Is it direct discrimination contrary to EU law, for an employer to have a policy prohibiting employees from wearing anything manifesting a religious, philosophical or political belief in the workplace, if that policy requires 'neutral' dress from all employees?
No, held the CJEU in IX v WABE & MH Muller v MJ.
The CJEU answered questions referred by German Labour Courts in two cases. WABE runs child day care centres, it had a policy prohibiting employees from displaying, in a manner visible to parents, children or third parties, any signs of political, philosophical or religious beliefs. The policy was enforced against the Claimant who wore a headscarf for religious reasons, and also against another employee displaying a cross. The CJEU held that it was not direct discrimination for an employer to impose a policy requiring neutral dress in the workplace, where the policy is applied in a general and unconditional way. Even if the policy is capable of causing inconvenience to certain workers who observe religion-based clothing rules, it did not mean that the Claimant suffered a difference in treatment that was inextricably based on religion or belief as compared to other workers.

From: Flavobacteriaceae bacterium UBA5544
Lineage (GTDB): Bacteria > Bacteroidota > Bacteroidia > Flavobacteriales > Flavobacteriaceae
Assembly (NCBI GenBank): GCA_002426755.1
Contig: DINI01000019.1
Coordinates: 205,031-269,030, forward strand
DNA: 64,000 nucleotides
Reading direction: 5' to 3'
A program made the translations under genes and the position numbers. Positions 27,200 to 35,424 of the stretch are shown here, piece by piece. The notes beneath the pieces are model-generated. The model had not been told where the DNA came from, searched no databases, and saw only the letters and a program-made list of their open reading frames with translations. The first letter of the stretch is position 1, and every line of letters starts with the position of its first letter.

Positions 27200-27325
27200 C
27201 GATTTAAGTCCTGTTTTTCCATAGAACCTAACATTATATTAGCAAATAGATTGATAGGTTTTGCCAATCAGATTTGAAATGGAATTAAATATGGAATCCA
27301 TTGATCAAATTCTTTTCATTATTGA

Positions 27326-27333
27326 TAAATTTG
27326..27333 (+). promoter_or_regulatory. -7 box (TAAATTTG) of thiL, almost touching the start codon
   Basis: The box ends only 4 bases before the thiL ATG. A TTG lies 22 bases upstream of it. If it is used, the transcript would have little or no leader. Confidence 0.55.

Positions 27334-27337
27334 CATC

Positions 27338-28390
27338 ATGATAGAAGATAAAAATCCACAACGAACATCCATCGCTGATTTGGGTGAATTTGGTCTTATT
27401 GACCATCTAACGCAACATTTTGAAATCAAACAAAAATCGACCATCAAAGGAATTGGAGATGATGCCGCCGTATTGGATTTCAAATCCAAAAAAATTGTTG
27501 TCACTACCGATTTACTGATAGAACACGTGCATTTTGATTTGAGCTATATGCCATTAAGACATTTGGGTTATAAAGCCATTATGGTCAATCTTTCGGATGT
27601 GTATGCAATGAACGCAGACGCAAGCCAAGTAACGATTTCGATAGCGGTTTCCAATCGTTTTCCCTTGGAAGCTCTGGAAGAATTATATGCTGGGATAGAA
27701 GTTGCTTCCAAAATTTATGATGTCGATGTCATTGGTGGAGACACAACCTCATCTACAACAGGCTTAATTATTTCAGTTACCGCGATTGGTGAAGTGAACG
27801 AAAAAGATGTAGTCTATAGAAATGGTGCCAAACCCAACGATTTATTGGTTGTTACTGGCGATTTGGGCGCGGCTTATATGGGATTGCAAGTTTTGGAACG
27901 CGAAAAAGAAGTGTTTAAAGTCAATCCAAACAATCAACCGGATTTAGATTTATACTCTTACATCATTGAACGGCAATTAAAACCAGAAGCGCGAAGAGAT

The CJEU also considered that such policies were capable of being justified in the context of indirect discrimination if the policy meets a genuine need of the employer. It also noted that dress policies that were limited to prohibiting only 'conspicuous' or 'large-scale' manifestations of a religion or belief (such as a headscarf) were likely to result in direct discrimination on the basis of religion or belief and so be unlawful.
Thanks to Ed McFarlane of Law at Work for preparing this case summary.